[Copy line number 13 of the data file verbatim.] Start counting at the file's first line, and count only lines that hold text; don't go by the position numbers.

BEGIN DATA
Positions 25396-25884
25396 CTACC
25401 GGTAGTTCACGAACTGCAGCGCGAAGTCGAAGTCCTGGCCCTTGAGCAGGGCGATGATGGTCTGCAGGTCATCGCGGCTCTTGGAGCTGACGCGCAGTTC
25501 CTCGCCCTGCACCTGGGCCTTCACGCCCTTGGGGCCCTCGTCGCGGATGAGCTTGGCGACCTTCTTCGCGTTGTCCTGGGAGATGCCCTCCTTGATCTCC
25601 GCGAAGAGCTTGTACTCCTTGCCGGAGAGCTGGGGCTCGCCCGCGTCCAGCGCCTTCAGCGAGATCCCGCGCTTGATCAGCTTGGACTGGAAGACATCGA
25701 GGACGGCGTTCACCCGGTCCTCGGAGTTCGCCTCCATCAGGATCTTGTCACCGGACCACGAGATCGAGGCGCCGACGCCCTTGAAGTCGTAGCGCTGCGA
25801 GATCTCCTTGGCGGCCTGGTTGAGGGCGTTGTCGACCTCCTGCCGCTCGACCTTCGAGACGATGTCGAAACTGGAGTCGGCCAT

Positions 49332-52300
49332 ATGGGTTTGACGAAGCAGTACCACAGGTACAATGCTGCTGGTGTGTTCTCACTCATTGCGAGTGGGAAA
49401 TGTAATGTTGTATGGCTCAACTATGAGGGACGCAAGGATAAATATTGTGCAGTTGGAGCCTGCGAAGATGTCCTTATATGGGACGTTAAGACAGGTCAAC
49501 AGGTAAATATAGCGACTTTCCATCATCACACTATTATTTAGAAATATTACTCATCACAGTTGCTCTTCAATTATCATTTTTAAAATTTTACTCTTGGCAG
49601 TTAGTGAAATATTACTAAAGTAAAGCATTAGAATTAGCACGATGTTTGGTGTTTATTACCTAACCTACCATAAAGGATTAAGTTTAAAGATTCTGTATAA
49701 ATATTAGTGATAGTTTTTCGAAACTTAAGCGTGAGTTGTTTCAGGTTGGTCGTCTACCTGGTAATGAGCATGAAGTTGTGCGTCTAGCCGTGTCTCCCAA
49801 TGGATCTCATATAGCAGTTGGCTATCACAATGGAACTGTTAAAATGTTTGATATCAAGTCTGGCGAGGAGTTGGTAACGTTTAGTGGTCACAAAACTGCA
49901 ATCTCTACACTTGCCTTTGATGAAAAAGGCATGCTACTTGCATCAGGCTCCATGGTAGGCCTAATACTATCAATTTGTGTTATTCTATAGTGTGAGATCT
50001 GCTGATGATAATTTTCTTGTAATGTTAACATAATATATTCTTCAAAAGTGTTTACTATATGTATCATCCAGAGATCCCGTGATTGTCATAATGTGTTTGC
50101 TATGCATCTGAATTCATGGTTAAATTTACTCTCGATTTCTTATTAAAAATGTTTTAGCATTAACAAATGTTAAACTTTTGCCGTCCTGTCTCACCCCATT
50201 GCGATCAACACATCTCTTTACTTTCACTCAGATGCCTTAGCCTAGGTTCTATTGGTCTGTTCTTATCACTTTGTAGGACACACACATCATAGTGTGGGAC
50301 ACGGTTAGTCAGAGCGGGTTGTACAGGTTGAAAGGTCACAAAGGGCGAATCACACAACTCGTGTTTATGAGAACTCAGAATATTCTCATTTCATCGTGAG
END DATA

49701 ATATTAGTGATAGTTTTTCGAAACTTAAGCGTGAGTTGTTTCAGGTTGGTCGTCTACCTGGTAATGAGCATGAAGTTGTGCGTCTAGCCGTGTCTCCCAA